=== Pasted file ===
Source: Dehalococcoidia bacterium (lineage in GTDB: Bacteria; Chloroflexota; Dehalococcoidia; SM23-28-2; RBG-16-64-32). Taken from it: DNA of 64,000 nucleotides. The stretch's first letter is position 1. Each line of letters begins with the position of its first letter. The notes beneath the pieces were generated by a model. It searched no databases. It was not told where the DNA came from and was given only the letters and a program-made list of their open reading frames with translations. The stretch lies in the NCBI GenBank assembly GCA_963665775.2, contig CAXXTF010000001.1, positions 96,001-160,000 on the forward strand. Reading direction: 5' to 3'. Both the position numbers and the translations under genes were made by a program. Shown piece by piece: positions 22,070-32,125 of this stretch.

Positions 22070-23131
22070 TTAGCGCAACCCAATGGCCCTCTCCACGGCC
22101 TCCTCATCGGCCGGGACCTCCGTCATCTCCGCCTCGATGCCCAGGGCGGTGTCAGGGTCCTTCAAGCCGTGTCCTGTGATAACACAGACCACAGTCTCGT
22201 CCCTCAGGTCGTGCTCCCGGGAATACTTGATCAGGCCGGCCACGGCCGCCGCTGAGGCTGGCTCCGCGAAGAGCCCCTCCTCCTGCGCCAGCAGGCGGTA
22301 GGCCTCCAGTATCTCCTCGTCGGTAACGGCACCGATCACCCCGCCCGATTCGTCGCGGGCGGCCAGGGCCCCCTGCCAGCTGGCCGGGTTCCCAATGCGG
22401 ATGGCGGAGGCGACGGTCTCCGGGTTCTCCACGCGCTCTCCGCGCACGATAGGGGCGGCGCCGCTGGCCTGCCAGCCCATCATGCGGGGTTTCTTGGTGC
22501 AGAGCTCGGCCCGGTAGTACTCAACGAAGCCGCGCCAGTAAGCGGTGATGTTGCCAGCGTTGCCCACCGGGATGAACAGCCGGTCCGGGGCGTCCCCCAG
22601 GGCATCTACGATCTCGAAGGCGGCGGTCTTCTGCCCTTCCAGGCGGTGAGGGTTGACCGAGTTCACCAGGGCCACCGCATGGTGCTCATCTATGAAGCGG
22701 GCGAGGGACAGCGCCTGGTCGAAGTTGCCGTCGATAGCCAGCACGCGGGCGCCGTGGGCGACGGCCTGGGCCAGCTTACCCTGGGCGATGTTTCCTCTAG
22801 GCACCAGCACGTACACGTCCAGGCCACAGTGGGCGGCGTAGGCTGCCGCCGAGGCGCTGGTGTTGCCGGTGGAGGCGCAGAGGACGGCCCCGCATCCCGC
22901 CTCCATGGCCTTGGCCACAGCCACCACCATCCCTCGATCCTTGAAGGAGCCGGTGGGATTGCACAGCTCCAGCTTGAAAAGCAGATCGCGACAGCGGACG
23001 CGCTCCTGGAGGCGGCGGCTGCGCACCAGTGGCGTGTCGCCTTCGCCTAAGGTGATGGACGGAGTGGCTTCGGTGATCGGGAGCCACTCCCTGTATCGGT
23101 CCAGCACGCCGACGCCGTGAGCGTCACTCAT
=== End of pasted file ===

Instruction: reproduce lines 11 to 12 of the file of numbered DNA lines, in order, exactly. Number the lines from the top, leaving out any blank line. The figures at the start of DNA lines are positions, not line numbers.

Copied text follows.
22801 GCACCAGCACGTACACGTCCAGGCCACAGTGGGCGGCGTAGGCTGCCGCCGAGGCGCTGGTGTTGCCGGTGGAGGCGCAGAGGACGGCCCCGCATCCCGC
22901 CTCCATGGCCTTGGCCACAGCCACCACCATCCCTCGATCCTTGAAGGAGCCGGTGGGATTGCACAGCTCCAGCTTGAAAAGCAGATCGCGACAGCGGACG